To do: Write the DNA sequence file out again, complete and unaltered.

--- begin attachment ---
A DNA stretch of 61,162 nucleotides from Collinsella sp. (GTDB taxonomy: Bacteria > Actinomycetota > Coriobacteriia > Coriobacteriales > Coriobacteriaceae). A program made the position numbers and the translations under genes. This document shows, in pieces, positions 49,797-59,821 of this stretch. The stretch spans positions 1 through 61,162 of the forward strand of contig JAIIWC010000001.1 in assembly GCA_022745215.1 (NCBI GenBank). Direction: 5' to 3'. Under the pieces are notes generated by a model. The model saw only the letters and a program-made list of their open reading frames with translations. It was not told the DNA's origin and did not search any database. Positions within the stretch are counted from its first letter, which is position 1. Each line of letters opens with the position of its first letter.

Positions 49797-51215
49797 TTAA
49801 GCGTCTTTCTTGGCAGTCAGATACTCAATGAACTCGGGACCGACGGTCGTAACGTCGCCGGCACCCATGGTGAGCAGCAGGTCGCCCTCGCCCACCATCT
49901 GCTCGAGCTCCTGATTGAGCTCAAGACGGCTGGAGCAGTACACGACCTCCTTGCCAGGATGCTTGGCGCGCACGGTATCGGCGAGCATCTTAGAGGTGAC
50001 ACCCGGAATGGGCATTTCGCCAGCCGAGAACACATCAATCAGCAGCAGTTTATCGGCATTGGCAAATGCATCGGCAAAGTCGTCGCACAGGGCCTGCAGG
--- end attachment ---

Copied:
A DNA stretch of 61,162 nucleotides from Collinsella sp. (GTDB taxonomy: Bacteria > Actinomycetota > Coriobacteriia > Coriobacteriales > Coriobacteriaceae). A program made the position numbers and the translations under genes. This document shows, in pieces, positions 49,797-59,821 of this stretch. The stretch spans positions 1 through 61,162 of the forward strand of contig JAIIWC010000001.1 in assembly GCA_022745215.1 (NCBI GenBank). Direction: 5' to 3'. Under the pieces are notes generated by a model. The model saw only the letters and a program-made list of their open reading frames with translations. It was not told the DNA's origin and did not search any database. Positions within the stretch are counted from its first letter, which is position 1. Each line of letters opens with the position of its first letter.

Positions 49797-51215
49797 TTAA
49801 GCGTCTTTCTTGGCAGTCAGATACTCAATGAACTCGGGACCGACGGTCGTAACGTCGCCGGCACCCATGGTGAGCAGCAGGTCGCCCTCGCCCACCATCT
49901 GCTCGAGCTCCTGATTGAGCTCAAGACGGCTGGAGCAGTACACGACCTCCTTGCCAGGATGCTTGGCGCGCACGGTATCGGCGAGCATCTTAGAGGTGAC
50001 ACCCGGAATGGGCATTTCGCCAGCCGAGAACACATCAATCAGCAGCAGTTTATCGGCATTGGCAAATGCATCGGCAAAGTCGTCGCACAGGGCCTGCAGG